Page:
We aimed to include studies published in any language. However, we eliminated non-English and non-Chinese articles for which a full-text translation or evaluation could not be obtained. For the detection of CAD, studies were eligible if the following criteria were met:

  1. Adult patients were CAD or suspected of having CAD.
  2. Both CMR and SPECT were evaluated in the same patient population (direct comparison) against an acceptable reference standard (as defined later), or patients were randomised within a study to receive either CMR or SPECT.
  3. Invasive coronary angiography was the reference standard.
  4. The data reported in the primary studies were sufficient for the calculation of true-positive, false-positive, true-negative, or false-negative values.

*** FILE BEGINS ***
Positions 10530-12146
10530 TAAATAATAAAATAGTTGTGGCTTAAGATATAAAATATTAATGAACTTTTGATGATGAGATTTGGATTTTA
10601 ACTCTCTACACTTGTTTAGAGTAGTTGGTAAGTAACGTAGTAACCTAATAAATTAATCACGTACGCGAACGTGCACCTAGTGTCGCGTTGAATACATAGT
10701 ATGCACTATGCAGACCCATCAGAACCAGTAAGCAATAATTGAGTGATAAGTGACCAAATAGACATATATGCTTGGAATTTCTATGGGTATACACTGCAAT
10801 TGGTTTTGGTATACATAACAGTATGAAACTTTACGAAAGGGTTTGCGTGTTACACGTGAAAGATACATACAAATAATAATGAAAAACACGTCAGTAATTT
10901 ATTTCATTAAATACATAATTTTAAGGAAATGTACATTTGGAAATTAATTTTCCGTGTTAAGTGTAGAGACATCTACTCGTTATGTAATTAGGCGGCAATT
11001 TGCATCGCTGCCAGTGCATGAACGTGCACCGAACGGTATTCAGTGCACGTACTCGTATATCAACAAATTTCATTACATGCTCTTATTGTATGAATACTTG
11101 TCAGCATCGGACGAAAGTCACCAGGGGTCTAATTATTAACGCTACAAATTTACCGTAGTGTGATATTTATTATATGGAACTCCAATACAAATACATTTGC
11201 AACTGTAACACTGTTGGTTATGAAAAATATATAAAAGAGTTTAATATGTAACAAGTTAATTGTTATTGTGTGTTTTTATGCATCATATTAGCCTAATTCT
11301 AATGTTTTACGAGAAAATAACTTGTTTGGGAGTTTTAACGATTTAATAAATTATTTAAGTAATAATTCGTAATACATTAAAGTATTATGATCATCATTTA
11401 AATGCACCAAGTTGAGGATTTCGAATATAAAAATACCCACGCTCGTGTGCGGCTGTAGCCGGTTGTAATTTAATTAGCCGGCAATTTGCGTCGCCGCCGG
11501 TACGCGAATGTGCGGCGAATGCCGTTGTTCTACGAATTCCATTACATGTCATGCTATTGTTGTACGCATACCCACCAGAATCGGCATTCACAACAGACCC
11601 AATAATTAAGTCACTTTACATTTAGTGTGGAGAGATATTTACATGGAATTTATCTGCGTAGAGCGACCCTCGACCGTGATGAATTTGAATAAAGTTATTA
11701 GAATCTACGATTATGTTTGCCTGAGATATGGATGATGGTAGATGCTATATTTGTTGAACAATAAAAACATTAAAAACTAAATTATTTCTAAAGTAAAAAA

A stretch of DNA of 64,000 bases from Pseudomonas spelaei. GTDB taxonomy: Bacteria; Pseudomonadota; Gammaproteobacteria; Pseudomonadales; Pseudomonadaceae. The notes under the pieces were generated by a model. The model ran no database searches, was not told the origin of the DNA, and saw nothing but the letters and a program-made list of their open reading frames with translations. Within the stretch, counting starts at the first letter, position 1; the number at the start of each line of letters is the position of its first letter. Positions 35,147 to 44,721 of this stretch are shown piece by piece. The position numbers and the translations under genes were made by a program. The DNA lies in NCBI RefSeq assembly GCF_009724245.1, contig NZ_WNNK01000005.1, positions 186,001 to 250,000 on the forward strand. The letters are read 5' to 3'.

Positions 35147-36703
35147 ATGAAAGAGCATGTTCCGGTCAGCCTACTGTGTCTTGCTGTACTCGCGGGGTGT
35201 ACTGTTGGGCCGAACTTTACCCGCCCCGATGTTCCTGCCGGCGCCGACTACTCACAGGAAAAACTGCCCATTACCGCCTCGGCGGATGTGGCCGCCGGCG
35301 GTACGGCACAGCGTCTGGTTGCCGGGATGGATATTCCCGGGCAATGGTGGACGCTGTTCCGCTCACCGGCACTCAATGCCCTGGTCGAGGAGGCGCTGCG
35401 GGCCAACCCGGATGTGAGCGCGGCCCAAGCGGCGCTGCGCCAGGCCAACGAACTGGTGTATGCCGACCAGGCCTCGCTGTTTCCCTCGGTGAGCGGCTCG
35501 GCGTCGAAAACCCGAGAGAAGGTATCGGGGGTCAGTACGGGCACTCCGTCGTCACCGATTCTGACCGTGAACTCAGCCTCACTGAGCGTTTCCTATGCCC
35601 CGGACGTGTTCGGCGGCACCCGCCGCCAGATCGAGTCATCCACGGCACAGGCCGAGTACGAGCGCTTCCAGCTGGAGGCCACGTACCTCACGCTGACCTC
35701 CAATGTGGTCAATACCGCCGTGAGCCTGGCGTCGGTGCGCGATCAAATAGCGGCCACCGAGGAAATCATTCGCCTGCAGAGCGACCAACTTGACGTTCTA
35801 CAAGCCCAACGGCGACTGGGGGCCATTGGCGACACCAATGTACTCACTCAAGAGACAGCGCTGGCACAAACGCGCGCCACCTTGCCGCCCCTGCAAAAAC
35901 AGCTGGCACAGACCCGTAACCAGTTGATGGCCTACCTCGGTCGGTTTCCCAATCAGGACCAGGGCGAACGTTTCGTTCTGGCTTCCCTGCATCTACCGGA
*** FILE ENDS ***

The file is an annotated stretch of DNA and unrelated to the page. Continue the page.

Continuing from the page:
We included both prospective and retrospective studies.

We excluded studies if there were fewer than 20 patients and if multiple reports were published for the same study population. In the latter case, the most detailed or recent publication was chosen.

Data Sources

PUBMED, EMBASE, Web of Science, and the Cochrane Library were searched independently by two observers. The search strategy included both subject headings (MeSH terms) and keywords for the target condition (coronary artery disease) and the imaging techniques under investigation (CMR and SPECT). We also included a methodological filter for studies of diagnostic accuracy. We limited our search to publications with the search term in the title or abstract of the article and a publication date no later than June 2013. Review articles, letters, comments, case reports, and unpublished articles were excluded. Extensive cross-checking of the reference lists of all retrieved articles was performed.